Great spotted woodpecker

©Mark Hamblin/2020VISION

Great spotted woodpecker

©Mark Hamblin/2020VISION

Great spotted woodpecker

©Gillian Day

Great Spotted Woodpecker

Scientific name: Dendrocopos major
The 'drumming' of a Great Spotted Woodpecker is a familiar sound of our woodlands, parks and gardens. It is a form of communication and is mostly used to mark territories and to display in spring.

Species information

Statistics

Length: 21-23cm
Wingspan: 36cm
Weight: 85g
Average lifespan: 2 years

Conservation status

Classified in the UK as Green under the Birds of Conservation Concern 4: the Red List for Birds (2015).

When to see

January to December

About

The Great Spotted Woodpecker is a medium-sized woodpecker. It nests in holes that it excavates in trees in broadleaved woodlands, large parks and gardens. It has a distinctive, bouncing flight, but is mostly likely to be heard, rather than seen, as it 'drums' away at a tree trunk during its breeding displays. Great Spotted Woodpeckers eat insects and larvae, probing tree trunks with their extremely sticky tongues to extract them from their nests. In autumn and winter, they will switch to eating berries and nuts, and will visit peanut feeders in gardens.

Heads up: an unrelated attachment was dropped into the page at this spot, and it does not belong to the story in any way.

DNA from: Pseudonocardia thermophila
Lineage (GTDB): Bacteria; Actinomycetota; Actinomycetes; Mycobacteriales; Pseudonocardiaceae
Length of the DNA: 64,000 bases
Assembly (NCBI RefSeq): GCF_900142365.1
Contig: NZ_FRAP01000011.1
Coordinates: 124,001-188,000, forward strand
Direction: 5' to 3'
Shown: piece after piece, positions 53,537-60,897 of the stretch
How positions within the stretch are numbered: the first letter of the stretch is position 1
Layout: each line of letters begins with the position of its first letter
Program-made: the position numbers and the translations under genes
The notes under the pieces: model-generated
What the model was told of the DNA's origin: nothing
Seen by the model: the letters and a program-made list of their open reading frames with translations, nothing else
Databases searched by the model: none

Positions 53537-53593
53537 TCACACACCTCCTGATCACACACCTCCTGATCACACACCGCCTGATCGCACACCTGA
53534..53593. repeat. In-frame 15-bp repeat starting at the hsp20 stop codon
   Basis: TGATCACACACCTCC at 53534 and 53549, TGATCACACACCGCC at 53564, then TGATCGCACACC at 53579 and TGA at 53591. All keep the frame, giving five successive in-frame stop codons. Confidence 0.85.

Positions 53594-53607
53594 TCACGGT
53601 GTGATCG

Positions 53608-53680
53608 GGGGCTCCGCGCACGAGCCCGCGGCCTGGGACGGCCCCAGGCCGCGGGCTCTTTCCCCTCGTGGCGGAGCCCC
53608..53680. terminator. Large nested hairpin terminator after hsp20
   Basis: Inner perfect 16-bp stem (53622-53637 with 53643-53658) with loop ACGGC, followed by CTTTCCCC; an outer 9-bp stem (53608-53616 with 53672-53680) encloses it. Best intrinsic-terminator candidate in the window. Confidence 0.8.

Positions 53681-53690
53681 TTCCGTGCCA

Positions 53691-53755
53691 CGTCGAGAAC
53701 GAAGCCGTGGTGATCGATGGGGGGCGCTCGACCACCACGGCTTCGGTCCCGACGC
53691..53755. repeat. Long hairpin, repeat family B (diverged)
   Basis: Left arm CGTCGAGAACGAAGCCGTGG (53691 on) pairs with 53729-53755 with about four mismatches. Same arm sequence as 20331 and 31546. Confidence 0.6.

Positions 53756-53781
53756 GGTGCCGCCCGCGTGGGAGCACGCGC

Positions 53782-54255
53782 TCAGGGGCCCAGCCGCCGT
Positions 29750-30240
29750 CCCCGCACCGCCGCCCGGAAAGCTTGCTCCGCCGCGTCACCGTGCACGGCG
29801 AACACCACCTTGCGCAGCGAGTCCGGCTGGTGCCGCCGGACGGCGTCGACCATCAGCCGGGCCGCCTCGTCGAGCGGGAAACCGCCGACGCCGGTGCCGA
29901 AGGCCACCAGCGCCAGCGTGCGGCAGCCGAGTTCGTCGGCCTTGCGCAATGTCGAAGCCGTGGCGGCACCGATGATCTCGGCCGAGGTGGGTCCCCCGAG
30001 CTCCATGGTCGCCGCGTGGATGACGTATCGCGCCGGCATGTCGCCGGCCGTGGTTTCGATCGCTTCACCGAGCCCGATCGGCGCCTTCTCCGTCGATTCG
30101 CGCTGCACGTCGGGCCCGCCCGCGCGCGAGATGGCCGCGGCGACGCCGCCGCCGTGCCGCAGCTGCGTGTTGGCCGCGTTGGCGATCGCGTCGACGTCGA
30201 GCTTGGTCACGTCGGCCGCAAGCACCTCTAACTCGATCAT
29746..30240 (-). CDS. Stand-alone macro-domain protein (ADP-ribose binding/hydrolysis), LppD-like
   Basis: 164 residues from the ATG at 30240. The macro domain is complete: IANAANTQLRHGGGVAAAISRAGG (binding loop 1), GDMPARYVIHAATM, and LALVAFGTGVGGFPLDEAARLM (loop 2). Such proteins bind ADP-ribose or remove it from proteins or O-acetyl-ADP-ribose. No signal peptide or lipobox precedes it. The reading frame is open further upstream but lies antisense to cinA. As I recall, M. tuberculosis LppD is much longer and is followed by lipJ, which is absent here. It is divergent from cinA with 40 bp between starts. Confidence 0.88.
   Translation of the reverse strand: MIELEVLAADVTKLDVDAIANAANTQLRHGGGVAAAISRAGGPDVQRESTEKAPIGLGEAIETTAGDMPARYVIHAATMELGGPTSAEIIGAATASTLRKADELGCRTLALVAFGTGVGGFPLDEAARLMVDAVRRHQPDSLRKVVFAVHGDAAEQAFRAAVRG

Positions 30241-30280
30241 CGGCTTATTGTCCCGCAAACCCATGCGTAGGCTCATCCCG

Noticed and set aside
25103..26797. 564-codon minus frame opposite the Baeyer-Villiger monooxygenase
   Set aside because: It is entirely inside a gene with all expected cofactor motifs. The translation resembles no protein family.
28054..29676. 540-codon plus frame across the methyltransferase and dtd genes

How to identify

The Great Spotted Woodpecker is black and white, with white shoulder patches and red underneath the tail. Males have a red patch at the back of the head. Only likely to be confused with the Lesser Spotted Woodpecker which is much smaller.

Distribution

Widespread, although absent from northern Scotland and most of Ireland.

Did you know?

In the last few years, the Great Spotted Woodpecker has started to nest in Ireland for the first time.

How people can help

Whether you live in town or country, you can help to look after garden birds by providing food and water for them. To find out more about encouraging wildlife into your garden, visit our Wild About Gardens website: a joint initiative with the RHS, there's plenty of facts and tips to get you started. To buy bird food or feeders, visit the Vine House Farm website - an award-winning wildlife-friendly farm which gives 5% of all its takings to The Wildlife Trusts.